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Wind was kicking up litter on 31st Street as the midnight starting time approached. While the first four cars departed, Gurney and I went off to gather some provisions at an all-night delicatessen. We bought a few large blocks of Swiss cheese, a batch of gum, some chocolate bars, peanuts and some cans of soft drinks and Gatorade. We added a large Thermos of hot coffee and ajar of chew-able Vitamin C tablets—a most useful remedy for the dryness in the mouth and nasal passages that seems to trouble long-distance travelers.
We rolled the Ferrari out of the Red Ball and into the dark street. As a cluster of friends stood by, Gurney and I fitted our gear around the seats and wound ourselves into the elaborate seat belts and shoulder harnesses. We were ready. Already the PRDA, the Cadillac, the MG and the Little Rock van were on the road.
Dan would drive the first leg. He cranked over the engine, and a potent, whirring rumble rose out of the Ferrari's long hood. He flipped on the headlights and the black leather cockpit glowed with the soft green luster of the large instrument panel. A friend stamped our ticket on the Red Ball time clock—our official record of departure—and amid a tiny chorus of windswept cheers, we accelerated away, roaring down 31st Street toward the Lincoln Tunnel and California. We went about 200 feet. The stoplight at the corner of 31st and Lexington winked red as we approached, and we sat there through its full cycle. Every crosstown light then conspired to stop us, and we were immobilized at seven intersections before reaching the tunnel.
Our route was to be different from the others. While most planned to head directly westward to the Pennsylvania Turnpike, I'd decided that a more northern route across Interstate 80, with a subsequent cut south to Columbus, Ohio, was fastest. It was a trifle longer, but IS 80 had less traffic and patrols than the Turnpike and appeared to permit higher cruising speeds. It had to be reached via a series of inconvenient two-lane roads in New Jersey which were thick with slow-moving tractor-trailers in the daytime. However, in the deep of night, and with Dan driving with relish, we traversed the slow section with an average speed that approached 60 mph.
In the process of trying to reach various road maps, lights and other paraphernalia, I found my movements restricted by the safety harness. I un-snapped the latch and let the belts fall free. "That's better. At least I can move around," I said.
Gurney began to hit his stride as we reached the broad expanses of Interstate 80. He was cruising the Ferrari at 95 mph—a virtual canter. At that speed it was so positively in contact with the road that Gurney complained it was boring to drive. To understand the excellence of a machine like the Ferrari, one has to have driven a thoroughbred sports car. There is no other way. The fact remains that cars such as the Ferrari, Maserati, Porsche, BMW, Mercedes-Benz and Jaguar have a poise and �lan at high speeds that is virtually beyond the realm of comprehension for the average American driver.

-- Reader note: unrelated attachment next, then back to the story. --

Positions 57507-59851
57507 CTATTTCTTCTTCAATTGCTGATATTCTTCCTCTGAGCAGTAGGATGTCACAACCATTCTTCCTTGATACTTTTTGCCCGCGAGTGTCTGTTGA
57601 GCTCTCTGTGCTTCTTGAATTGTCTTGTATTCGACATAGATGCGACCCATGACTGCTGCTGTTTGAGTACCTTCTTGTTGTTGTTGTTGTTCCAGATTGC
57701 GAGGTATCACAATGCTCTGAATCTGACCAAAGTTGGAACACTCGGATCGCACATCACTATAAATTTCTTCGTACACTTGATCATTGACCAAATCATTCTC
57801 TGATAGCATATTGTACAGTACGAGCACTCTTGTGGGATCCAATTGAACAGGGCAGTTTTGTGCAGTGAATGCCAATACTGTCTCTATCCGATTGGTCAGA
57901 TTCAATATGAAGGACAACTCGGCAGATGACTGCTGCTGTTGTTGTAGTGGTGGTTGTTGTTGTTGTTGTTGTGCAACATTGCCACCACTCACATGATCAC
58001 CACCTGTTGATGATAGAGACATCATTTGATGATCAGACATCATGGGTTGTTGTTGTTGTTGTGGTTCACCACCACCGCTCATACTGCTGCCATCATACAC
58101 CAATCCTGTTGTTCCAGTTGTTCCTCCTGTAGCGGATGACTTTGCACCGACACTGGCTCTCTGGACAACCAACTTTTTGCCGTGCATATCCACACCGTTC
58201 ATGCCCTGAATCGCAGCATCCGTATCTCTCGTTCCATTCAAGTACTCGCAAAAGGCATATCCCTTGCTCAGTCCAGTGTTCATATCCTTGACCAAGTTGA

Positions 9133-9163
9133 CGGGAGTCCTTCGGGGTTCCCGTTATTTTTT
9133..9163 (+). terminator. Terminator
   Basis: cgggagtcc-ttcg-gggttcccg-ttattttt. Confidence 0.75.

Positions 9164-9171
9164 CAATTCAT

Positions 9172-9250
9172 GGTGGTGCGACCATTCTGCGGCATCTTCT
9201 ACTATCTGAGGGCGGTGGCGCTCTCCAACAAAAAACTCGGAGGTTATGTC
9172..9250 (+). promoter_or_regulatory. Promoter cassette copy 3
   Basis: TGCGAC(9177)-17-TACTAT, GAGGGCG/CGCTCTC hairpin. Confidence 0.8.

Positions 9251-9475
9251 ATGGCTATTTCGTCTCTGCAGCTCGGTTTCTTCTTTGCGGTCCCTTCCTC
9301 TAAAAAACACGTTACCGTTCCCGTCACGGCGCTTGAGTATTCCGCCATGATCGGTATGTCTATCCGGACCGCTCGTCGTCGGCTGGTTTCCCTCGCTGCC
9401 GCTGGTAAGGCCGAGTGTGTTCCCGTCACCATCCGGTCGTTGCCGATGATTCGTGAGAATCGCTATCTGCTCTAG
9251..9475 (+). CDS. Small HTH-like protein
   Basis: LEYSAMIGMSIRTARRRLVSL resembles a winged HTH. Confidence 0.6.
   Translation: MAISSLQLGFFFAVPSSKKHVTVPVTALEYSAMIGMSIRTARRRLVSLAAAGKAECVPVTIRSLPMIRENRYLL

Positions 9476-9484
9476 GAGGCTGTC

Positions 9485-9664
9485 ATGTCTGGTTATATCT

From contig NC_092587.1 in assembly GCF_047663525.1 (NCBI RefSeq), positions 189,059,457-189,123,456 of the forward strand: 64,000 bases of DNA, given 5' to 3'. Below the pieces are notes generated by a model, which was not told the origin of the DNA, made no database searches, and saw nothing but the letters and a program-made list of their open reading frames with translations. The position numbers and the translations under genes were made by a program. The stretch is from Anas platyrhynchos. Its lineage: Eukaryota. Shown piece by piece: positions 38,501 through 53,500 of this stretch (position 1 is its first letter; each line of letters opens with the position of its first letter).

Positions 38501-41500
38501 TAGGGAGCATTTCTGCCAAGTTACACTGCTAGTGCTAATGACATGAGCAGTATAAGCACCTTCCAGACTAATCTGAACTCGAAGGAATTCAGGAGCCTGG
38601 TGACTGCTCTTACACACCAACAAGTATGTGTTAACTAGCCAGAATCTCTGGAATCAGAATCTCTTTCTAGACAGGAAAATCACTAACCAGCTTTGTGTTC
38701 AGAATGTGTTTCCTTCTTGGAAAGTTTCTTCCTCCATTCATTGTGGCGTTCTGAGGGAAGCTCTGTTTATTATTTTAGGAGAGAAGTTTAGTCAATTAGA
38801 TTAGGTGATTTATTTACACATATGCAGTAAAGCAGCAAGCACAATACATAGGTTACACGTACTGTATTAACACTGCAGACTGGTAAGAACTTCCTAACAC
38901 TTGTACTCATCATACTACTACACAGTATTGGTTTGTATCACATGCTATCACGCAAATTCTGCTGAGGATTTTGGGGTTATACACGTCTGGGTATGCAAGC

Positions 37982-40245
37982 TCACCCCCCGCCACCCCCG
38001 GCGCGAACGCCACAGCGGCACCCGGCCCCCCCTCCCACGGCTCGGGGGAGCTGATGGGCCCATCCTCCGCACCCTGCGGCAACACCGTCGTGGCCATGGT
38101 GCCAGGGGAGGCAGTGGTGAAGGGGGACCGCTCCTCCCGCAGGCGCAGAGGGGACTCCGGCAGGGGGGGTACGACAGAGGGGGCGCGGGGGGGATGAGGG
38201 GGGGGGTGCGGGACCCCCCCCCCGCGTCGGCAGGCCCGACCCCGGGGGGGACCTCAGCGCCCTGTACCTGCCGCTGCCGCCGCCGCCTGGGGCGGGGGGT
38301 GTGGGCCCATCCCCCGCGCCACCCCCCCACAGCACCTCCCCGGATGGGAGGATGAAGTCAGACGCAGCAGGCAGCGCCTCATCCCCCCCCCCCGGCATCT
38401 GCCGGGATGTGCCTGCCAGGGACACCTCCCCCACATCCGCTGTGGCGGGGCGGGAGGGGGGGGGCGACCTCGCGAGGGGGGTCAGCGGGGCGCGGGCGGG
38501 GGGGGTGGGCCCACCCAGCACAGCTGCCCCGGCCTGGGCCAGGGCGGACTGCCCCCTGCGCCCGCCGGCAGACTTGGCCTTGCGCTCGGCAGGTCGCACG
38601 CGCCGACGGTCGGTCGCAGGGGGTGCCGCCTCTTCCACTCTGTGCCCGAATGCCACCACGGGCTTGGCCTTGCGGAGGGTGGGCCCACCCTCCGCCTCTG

Lights appeared behind us. Thinking it might be the Highway Patrol, we backed off slightly and let the car overtake us. It was a Camaro, cruising at about 100 mph. Gurney watched it sail past, then accelerated to keep pace. I knew he wouldn't let the Camaro stay ahead. He opened the throttle plates on the Ferrari's 12 carburetor throats, and the big car clawed ahead, gobbling up the distance to the Camaro. We rocketed past, the Ferrari seeming to make quantum leaps in speed, much like a jet plane on takeoff. The engine noise increased slightly, but hardly to objectionable levels. The Camaro's headlights dwindled in the distance. "That's 150, as steady as you please," said Gurney.
Dan eased back to an indicated 120 mph and we cruised down the deserted road, cutting over the humpbacked Allegheny Mountains of central Pennsylvania without effort. Gurney was driving with one hand and drinking coffee with the other when we sighted a dim pair of taillights far ahead. Again, it could be the police, so he slowed down to about 100 and approached cautiously. I have 20-20 vision. I see well at night. Yet I was still trying to get some rough identification of the vehicle ahead when Gurney answered, "It's O.K., it's only a Volkswagen," and got back on the throttle. Sure enough, it was a Volkswagen lumping along there in the dark, and I silently pondered the power of Gurney's eyesight. It is said that most great drivers possess uncanny eyes, but I had never taken that seriously. Now I was a believer.
I napped sporadically while Dan sailed onward, running for an hour in excess of 100 mph and increasing our trip average to 81 mph. That was exceptional time, but neither of us expected it to hold up across the country. Three hundred miles from Manhattan we stopped for gas. I had leaped out and stuffed the pump nozzle into the tank before the sleepy attendant had gotten out of his chair. Dan in the meantime had lifted the hood and was making a routine check of the oil. This pit-stop procedure would be repeated for the entire trip, with me concluding the stop by stuffing a wad of dollar bills (brought specifically for that) into the startled attendant's hand, leaping into the Ferrari and spurting back onto the highway. In this manner we were able to keep most of our stops under five minutes.